They say such conduct rises to the level of high crimes and misdemeanors — the grounds for impeachment under the Constitution — and that leaving a lawless president in office threatens the very basis of American democracy.

Republicans fought back in defense of their White House ally.

Rep. Jim JordanJames (Jim) Daniel JordanHouse Judiciary Republicans mockingly tweet 'Happy Birthday' to Hillary Clinton after Barrett confirmation Sunday shows preview: Trump, Biden gear up for final sprint to Election Day McCarthy faces pushback from anxious Republicans over interview comments MORE (R-Ohio) offered an amendment Thursday to gut the abuse of power charge, arguing that there could be no “quid pro quo” since the U.S. aid was ultimately delivered without Kyiv announcing the investigations Trump sought. 

“This amendment strikes article one because article one ignores the truth,” he said. 

Rep. Matt GaetzMatthew (Matt) GaetzHouse Judiciary Republicans mockingly tweet 'Happy Birthday' to Hillary Clinton after Barrett confirmation Congressional antitrust report rips tech firms for stifling competition Loeffler tweets edited video showing Trump taking down coronavirus in wrestling match MORE (R-Fla.) offered another amendment to add language characterizing Burisma Holdings, the Ukrainian energy company that employed Hunter Biden, as “a well-known corrupt company” — a provision designed to frame Trump’s investigation requests as valid anti-corruption efforts, not political bullying.

"There is no way in the United States of America that honestly pursuing political corruption is a political offense,” Gaetz said. 

Democrats argued otherwise.

“The idea of Donald Trump leading an anti-corruption effort is like Kim Jong UnKim Jong UnOvernight Defense: Biden nets military family endorsements | Final debate features North Korea exchange | Judge refuses to dismiss sexual assault case against top general Biden: Obama wouldn't 'legitimize' North Korea with meeting How Trump and Biden contrast on foreign policy MORE leading a human rights effort. It’s just not credible,” said Rep. David CicillineDavid Nicola CicillineJustice Department charges Google with illegally maintaining search monopoly Pocan won't seek another term as Progressive Caucus co-chair Jewish lawmakers targeted by anti-Semitic tweets ahead of election: ADL MORE (D-R.I.), the head of Democrats’ messaging arm.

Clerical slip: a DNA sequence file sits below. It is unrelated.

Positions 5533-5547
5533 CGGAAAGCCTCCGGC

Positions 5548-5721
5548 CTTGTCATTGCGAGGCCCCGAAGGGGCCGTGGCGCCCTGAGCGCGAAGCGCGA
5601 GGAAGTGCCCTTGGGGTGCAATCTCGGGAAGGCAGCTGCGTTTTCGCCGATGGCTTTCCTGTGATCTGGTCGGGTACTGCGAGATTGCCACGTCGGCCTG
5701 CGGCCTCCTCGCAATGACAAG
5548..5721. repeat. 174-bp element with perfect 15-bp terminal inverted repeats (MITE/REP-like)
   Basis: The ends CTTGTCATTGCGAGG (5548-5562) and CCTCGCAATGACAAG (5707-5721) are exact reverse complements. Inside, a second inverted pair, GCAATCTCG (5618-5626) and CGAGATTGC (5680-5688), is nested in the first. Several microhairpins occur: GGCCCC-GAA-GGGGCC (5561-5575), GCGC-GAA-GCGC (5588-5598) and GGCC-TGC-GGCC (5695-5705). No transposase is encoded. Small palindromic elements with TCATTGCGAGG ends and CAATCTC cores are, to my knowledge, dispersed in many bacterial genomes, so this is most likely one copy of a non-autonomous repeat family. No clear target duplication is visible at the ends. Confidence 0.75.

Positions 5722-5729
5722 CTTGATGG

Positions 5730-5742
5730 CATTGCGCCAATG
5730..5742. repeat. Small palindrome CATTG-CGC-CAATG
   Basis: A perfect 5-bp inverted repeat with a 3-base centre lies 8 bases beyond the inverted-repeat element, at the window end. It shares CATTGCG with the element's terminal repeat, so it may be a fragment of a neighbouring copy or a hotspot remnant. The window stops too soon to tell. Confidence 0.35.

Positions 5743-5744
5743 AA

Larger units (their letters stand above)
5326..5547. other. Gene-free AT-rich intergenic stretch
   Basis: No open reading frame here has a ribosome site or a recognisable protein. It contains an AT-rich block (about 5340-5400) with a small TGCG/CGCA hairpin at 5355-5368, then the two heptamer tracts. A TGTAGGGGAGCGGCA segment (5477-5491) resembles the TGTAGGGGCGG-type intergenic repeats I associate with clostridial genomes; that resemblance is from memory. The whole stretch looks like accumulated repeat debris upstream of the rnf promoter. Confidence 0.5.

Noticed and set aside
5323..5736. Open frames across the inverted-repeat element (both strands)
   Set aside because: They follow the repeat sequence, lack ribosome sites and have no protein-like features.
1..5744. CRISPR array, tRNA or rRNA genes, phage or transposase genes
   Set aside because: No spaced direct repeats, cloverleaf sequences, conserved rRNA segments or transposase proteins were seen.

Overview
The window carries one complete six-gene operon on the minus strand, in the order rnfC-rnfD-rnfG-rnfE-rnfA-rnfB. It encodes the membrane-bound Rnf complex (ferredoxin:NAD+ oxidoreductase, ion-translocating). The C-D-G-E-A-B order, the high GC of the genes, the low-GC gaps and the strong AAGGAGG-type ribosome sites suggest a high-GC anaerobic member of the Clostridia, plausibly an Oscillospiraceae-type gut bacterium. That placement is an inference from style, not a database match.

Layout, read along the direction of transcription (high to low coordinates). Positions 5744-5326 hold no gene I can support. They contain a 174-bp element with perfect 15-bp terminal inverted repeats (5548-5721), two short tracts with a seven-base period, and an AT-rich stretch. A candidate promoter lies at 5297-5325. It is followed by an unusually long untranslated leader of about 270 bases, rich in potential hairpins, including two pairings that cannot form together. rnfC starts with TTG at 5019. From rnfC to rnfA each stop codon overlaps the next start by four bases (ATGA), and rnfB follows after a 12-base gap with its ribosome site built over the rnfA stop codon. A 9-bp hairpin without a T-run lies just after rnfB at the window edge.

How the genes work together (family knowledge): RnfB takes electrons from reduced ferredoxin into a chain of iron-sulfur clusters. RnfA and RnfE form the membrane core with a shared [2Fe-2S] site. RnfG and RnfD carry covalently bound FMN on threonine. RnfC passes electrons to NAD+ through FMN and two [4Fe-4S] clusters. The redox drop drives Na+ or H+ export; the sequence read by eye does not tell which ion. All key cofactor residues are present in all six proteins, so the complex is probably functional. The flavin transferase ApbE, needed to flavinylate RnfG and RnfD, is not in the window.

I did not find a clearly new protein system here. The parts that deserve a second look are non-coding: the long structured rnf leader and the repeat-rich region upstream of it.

Aside from their amendments, Republicans also raised repeated objections that the process was unfair, including claims that Democrats ignored their request for a minority witness hearing.

“You should have run for a chairmanship, I believe, more than to be a rubber stamp for Mr. Schiff and Ms. Pelosi,” said Rep. Doug Collins (Ga.), senior Republican on the committee, referring to the Speaker and Rep. Adam SchiffAdam Bennett SchiffIn our 'Bizarro World' of 2020 politics, the left takes a wrong turn Greenwald slams Schiff over Biden emails on Fox Hillicon Valley: DOJ accuses Russian hackers of targeting 2018 Olympics, French elections | Federal commission issues recommendations for securing critical tech against Chinese threats | House Democrats slam FCC over 'blatant attempt to help' Trump MORE (D-Calif.), the chairman of the House Intelligence Committee. 

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Collins added that the rights of the minority party on the panel are "dead" moving forward.

The GOP protests were largely symbolic, as the majority Democrats easily shot them all down. But Republicans sought to put up a fight against the articles, using the introduction of multiple amendments to reassert their arguments in defense of the president.

The markup began the night before, with opening statements from the more than 40 members of the Judiciary panel — a 3 1/2-hour meeting notable for the absence of outbursts and other dramatic flourishes. Day two on Thursday was a much different beast, running for 14 hours and quickly devolving into ugly personal barbs as Republicans directed their scrutiny at Hunter Biden and Democrats responded by blowing their own fire at the GOP members themselves.

When Gaetz began reading a New Yorker profile on Hunter Biden detailing alleged drug abuse, Rep. Hank JohnsonHenry (Hank) C. JohnsonDemocratic senators unveil bill to ban discrimination in financial services industry Five takeaways as panel grills tech CEOs Lawmakers, public bid farewell to John Lewis MORE (D-Ga.) responded with a thinly veiled punch back. 

"It's a little hard to believe that Burisma hired Hunter Biden to resolve their international dispute when he could not resolve his own dispute with Hertz rental car over leaving cocaine and a crack pipe in the car," Gaetz had said before Johnson's comment. 

“The pot calling the kettle black is not something we should do,” Johnson said. “I don't know which members, if any, have had any problems with substance abuse [or] been busted in DUI. But if I did, I wouldn't raise it on this committee. I don’t think it’s proper,” Johnson said, appearing to reference Gaetz’s past driving under the influence charge.

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Next week’s impeachment vote will be part of a packed House calendar, as Democratic leaders are also hoping to pass two other big-ticket items just before leaving town for the two week holiday break: a revamped trade agreement with Canada and Mexico and a sweeping spending bill to prevent a government shutdown. 

A House leadership aide said Thursday that the tentative schedule is to vote on the spending bill Tuesday, impeachment Wednesday and trade on Thursday. That timetable, while subject to change, opens up the possibility that the House could recess a day earlier than previously scheduled.

Updated at 10:58 a.m.